never had the disease and they lied through their teeth. kennedy's illness is never mentioned again. it's a victory for the team, if not for truth. how sicke public known he was, he probably could not have been a candidate. charlie: interesting. it says there was a time where people knew things and you could hide things. charlie: did not know about the affairs. you are in a movie called elvis nixon. elvis going to the white house to see richard nixon. he wanted something. he was concerned about where america was and he wanted to be made a federal agent undercover. undercover. no one would recognize him.
he could infiltrate the black panthers. this is serious. charlie: i thought it was about the drug wars. kevin: he was concerned about bp and not protests. lawle weren't respecting enforcement so he flew to washington and wanted to be made an undercover agent. nixon did not want to meet him. who convinced him? nixon's daughter. he was in town just to meet him so agree to meet elvis. our tagline illustrates the kind of tone of the movie we made. of america's greatest recording artists met for the first time. [laughter] charlie: it's a comedy. kevin: we play it seriously, but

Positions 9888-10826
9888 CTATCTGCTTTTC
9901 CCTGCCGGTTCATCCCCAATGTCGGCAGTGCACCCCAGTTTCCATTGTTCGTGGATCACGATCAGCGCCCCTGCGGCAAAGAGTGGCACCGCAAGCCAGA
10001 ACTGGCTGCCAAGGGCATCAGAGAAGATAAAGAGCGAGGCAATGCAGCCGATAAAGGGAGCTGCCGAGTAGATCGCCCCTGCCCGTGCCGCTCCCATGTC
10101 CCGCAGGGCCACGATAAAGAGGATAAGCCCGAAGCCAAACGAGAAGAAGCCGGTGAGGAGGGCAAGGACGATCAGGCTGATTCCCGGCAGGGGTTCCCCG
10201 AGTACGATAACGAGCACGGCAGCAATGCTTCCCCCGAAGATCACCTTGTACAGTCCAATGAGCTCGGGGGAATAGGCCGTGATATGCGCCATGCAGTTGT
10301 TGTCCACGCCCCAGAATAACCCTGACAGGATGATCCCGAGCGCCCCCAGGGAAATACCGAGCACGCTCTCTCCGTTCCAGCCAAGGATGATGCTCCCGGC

it is just crazy. it was fascinating to play next and unencumbered by watergate. he started four taping in the white house and before watergate and he said -- before he started taping in the white house and before watergate. i listened to ours of the tapes. particularly the phone conversations to try to understand his grumpiness. he was old. everything was -- such bad language. that may have shocked americans more than the 18 minute gap, his use of language. trying to get a sense of his physicality. you could not do an imitation of him and have it sustained for more than a sketch. michael shannon, who is a actor, ischicago playing elvis presley.
he was terrific. charlie: did you look at the performances of hopkins? ownn: i looked at my performance when i had screen tested for "frost/nixon." film that i thought was gone and it was interesting tooatch because i did it much. i talked to slowly. i learned a number of things from watching that screen test i had done. around, i am pleased it feels like michael and i found a way to embrace the essence of these characters. at the end of the day, you would think would not necessarily have anything in common. they really liked each other. charlie: how can you get turned down for a big role like that?
how often do you audition? it doesn't bother you? if a director wants to see you, and if you like the part, actors should be willing to do anything. look, you live with rejection. gottenre also parts i've other actors turned down. i'm grateful they turned them down because they would not have come to me. charlie: you would never play a talking cat. kevin: oh. oh? meow, meow. [laughter] look, you know why i did this movie? it's a kid's movie. it's called "nine lives." cat. man turned into a that's right. fletcher comes to life.